Allan Rutter: Well, I think they have the opportunity to think about like how Dan described their operation as a freight provider, not a technology company. And so, if you’re a shipper or you if you have a fleet, or if you’re in the business as a broker or 3PL, your job is to provide your clients the ability to take stuff from one place to another, keeping an eye on how that happens and how to add efficiencies.

The discussion or consideration of whether that highway trip is going to be automated is part of how reliable is that? If that’s happening on off hours maybe you get some reliability benefits. Maybe there’s some cost benefits that accrue to you. And those same 3PLs and shippers and carriers are also trying to figure out how to gain more business intelligence out of the ton of data that’s being created by their trucks in normal trucks right now.

A whole lot of OEMs are starting to realize that they are not only in the equipment manufacturing business. They are in the service provision business. And so, a lot of folks who provide tires or lubricants or engines are offering people the opportunity to buy service in the same way that HP actually sells ink not printers. These guys are providing ongoing service to help create diagnostic information that helps people gain more business intelligence. How the drivers are performing and how they can be coached, how their engines are performing and how to get better mileage.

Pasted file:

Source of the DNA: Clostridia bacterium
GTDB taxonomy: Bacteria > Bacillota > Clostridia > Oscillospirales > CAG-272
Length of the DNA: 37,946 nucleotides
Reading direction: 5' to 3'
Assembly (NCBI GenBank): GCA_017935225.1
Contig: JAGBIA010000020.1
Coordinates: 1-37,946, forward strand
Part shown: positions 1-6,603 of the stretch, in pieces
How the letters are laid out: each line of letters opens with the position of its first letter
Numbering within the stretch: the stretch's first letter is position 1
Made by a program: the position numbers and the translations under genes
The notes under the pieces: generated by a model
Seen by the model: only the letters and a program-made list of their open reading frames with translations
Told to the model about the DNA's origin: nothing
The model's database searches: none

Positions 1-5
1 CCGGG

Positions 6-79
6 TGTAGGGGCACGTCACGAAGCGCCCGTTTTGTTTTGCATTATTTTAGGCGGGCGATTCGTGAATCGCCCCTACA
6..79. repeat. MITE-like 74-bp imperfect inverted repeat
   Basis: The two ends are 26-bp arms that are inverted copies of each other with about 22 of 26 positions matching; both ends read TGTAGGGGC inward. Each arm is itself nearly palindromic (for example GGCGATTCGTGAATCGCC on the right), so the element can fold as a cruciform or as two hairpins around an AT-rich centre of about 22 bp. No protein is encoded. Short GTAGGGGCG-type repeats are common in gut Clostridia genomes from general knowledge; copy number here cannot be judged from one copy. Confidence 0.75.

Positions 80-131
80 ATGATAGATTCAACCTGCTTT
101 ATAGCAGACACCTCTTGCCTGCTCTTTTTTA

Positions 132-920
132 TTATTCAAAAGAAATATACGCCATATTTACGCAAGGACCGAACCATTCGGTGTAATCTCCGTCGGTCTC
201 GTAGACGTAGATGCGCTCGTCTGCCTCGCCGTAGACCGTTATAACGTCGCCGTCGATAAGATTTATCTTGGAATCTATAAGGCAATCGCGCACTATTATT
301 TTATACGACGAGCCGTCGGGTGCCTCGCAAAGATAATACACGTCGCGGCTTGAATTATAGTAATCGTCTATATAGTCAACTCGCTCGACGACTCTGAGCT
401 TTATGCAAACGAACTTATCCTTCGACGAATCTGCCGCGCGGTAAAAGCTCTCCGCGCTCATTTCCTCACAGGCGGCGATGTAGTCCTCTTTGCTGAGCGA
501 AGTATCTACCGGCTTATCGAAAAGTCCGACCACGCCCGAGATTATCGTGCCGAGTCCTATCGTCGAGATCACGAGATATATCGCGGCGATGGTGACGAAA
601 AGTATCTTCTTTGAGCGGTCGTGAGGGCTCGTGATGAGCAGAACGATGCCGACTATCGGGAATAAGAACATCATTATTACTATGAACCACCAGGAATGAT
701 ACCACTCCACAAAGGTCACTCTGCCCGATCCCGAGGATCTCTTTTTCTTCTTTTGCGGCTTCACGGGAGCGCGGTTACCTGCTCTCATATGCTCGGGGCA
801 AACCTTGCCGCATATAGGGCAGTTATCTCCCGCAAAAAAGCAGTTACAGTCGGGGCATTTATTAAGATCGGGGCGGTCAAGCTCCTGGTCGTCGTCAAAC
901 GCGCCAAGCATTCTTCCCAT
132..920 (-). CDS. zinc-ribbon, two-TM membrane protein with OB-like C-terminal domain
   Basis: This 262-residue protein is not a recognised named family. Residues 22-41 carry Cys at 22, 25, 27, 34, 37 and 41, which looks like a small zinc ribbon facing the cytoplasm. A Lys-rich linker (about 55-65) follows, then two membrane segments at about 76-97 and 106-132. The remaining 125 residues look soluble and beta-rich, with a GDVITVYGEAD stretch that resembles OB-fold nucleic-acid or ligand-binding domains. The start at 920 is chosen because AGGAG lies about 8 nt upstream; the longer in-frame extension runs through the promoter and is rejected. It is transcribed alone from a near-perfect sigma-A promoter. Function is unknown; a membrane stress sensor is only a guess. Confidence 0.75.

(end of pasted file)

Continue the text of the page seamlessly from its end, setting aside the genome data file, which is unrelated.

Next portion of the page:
There’s a whole lot of benefits that these guys are adopting technology incrementally all over the place, automation in the vehicle movement is one part of an automation space that’s increasing their ability to keep squeezing more efficiencies out of the freight world.


Mush Khan: So it seems like both of you talked about this concept of different parts of the supply chain beginning to light up with automation or technology or data, and it certainly seems like we’re moving towards a connection of all those things together. Maybe we’re still some time away from that. So that beautifully highly efficient connectivity, but I can see how that world is evolving. So, one final question for both of you.

If you had a magic wand and you could predict or create what the world would look like in five years’ time as it relates to the freight movements that we’re talking about, what would you want to see what do you think would be an incredible outcome for society and customers and participants in the supply chain. So, Dan. I’m going to start with you.